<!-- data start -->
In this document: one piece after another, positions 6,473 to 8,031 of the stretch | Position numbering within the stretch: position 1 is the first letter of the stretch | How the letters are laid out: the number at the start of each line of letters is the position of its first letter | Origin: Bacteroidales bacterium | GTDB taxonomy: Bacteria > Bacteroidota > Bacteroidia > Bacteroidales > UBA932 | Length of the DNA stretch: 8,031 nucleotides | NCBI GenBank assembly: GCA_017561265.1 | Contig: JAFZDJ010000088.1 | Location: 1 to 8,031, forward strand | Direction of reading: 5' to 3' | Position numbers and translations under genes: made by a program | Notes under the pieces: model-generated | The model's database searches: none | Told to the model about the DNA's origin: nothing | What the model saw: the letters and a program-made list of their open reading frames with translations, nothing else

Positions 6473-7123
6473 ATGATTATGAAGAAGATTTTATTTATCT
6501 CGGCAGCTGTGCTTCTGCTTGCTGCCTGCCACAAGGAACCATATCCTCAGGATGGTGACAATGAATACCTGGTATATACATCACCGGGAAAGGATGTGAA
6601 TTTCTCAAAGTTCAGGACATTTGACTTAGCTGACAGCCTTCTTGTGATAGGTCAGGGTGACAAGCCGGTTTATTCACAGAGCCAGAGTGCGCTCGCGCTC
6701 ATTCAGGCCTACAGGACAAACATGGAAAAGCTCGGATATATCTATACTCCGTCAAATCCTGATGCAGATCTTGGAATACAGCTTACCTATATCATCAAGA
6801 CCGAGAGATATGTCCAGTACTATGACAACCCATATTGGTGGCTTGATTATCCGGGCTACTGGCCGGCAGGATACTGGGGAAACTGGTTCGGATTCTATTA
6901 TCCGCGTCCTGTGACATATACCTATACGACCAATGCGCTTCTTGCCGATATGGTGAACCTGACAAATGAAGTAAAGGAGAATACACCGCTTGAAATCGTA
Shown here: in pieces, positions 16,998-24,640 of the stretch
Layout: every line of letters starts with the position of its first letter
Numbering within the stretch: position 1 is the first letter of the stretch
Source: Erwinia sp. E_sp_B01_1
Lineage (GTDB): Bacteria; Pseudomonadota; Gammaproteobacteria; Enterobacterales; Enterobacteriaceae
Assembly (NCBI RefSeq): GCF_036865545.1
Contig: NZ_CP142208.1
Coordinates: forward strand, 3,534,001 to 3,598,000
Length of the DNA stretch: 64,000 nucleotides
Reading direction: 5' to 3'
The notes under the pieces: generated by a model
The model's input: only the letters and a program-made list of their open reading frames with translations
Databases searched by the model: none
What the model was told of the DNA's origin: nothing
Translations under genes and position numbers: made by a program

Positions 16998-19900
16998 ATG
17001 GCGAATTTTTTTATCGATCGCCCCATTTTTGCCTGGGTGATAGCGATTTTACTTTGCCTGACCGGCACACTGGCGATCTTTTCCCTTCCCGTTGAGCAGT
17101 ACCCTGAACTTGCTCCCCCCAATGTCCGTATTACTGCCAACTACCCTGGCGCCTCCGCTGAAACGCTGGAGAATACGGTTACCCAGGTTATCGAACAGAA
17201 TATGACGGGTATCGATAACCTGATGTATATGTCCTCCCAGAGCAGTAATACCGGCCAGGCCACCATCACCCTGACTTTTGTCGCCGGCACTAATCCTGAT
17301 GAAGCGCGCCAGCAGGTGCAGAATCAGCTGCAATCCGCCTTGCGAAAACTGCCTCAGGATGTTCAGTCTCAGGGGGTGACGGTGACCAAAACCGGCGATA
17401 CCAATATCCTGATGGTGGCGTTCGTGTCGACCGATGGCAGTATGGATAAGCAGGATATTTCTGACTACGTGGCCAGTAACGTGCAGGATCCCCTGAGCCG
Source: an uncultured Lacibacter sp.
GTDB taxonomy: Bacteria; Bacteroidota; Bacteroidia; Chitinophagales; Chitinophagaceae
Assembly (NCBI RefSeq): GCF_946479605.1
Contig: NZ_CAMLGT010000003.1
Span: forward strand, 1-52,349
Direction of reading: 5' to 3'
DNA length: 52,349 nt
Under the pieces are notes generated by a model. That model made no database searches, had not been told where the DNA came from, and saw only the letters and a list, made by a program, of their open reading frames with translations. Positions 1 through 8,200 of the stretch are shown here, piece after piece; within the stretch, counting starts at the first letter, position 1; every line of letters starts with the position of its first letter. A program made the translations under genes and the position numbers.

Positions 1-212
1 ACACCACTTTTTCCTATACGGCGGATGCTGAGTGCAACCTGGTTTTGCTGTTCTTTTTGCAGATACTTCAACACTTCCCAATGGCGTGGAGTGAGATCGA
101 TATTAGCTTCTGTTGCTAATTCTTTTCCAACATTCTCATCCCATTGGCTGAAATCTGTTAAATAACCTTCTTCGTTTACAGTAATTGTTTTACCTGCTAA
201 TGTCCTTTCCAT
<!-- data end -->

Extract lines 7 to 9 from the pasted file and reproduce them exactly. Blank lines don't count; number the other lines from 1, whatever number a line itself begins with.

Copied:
6801 CCGAGAGATATGTCCAGTACTATGACAACCCATATTGGTGGCTTGATTATCCGGGCTACTGGCCGGCAGGATACTGGGGAAACTGGTTCGGATTCTATTA
6901 TCCGCGTCCTGTGACATATACCTATACGACCAATGCGCTTCTTGCCGATATGGTGAACCTGACAAATGAAGTAAAGGAGAATACACCGCTTGAAATCGTA
Shown here: in pieces, positions 16,998-24,640 of the stretch